Hackers swiped the financial data of thousands of people in a security breach earlier this year, according to reports by Brian Krebs and The Wall Street Journal. Global Payments Inc., an Atlanta-based processing firm that serves as a middleman between merchants and banks, discovered shady activity in early March, though the break-in is suspected to have occurred between January 21 and February 25.
Global Payments quietly alerted others in the financial industry last week, but it seems to have delayed public acknowledgment until word trickled out this morning. The outfit may have wanted to break the news after its quarterly earnings statement on April 4. Its late afternoon press release is scarce on details, but the company is expected to share more information in a conference call on Monday at 8:00AM EDT.
It's unclear what was swiped and how many people are affected. PSCU, a provider of online financial services to credit unions, warned 482 of its clients that 56,455 Visa and MasterCard accounts were compromised, with 876 accounts showing fraudulent activity. That's only a snapshot of the potential damage, according to Krebs. The WSJ reports that hundreds of thousands of cardholders may be at risk.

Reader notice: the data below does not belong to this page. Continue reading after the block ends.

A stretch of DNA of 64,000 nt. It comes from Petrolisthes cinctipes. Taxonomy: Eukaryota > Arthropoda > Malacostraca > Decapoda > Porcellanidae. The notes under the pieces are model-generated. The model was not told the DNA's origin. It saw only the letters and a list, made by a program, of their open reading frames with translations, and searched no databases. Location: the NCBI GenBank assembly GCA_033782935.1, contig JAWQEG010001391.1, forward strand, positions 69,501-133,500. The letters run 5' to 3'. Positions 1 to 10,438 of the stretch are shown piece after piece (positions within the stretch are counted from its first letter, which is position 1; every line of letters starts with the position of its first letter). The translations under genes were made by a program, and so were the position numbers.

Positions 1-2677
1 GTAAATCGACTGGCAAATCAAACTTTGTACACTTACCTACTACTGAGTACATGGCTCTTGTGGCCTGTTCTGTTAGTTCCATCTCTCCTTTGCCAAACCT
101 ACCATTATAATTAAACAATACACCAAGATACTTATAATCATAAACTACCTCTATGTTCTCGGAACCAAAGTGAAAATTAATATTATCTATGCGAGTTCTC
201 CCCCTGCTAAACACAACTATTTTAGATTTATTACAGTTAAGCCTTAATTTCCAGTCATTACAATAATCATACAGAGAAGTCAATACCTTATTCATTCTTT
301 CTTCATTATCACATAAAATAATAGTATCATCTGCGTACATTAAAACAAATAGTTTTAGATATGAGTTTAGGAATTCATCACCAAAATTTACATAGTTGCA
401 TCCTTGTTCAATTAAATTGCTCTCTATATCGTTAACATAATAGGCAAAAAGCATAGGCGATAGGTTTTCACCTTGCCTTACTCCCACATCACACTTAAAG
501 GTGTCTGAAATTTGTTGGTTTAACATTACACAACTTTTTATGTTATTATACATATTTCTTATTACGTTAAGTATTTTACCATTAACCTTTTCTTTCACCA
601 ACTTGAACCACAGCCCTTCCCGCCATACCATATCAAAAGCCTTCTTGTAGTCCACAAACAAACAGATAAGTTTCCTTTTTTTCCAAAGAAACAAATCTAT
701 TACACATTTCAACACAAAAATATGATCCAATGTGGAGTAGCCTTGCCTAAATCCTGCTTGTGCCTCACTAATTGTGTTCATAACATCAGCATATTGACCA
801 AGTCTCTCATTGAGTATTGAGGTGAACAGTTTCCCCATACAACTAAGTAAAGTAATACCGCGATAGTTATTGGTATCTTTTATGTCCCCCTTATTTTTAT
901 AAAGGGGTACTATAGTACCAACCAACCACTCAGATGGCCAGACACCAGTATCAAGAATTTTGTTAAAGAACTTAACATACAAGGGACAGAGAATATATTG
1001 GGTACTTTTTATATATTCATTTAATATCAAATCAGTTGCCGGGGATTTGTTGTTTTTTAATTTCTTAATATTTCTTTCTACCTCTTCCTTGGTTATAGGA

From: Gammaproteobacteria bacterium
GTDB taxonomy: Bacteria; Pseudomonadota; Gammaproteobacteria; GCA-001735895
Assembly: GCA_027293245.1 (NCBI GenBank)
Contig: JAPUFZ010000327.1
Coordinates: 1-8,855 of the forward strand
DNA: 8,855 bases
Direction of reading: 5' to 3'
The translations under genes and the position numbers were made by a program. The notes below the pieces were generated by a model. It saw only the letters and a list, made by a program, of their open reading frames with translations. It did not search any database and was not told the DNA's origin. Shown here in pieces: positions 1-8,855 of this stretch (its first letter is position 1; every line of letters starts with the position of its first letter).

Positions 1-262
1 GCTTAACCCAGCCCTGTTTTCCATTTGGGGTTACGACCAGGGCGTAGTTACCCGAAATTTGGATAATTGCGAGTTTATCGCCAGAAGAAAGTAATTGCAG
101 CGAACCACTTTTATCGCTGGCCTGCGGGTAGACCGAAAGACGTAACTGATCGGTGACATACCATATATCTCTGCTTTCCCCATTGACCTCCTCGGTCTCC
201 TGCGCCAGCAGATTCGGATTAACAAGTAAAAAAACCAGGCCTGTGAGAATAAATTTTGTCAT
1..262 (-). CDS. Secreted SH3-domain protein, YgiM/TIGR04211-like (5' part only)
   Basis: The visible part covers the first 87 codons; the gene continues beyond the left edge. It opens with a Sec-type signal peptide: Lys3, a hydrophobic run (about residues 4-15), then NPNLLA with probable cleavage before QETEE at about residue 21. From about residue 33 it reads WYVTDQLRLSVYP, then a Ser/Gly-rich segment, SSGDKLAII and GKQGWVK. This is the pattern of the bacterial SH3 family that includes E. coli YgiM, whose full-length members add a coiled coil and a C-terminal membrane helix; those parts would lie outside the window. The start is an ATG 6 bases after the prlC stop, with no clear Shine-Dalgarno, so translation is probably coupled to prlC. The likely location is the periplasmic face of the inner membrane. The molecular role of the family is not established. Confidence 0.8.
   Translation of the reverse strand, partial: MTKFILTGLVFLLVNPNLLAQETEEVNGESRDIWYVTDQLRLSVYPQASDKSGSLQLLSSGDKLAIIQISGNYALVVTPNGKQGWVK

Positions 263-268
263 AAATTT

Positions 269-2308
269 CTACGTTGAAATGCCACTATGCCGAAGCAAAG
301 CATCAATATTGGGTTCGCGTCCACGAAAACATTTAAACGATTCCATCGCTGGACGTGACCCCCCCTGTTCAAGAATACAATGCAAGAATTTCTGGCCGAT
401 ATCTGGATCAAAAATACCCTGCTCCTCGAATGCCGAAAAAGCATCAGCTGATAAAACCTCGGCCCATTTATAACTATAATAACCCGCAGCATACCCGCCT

Avivah Litan, a veteran Gartner analyst specializing in financial fraud, spoke with folks in the credit card industry who are seeing signs of the breach's impact. Litan's sources also claim that the crime was committed by a Central American gang who infiltrated Global Payments' system by correctly answering authentication questions on a poorly secured administrative account. Again, this information is unconfirmed.
Visa and MasterCard promptly announced that their networks weren't compromised. Along with various ongoing internal investigations, the US Secret Service and an unnamed forensic company are looking into the case. Credit firms are monitoring accounts for unusual activity and depending on the severity of the situation, they may issue new cards. Keep an eye on your financial statements in the meantime.
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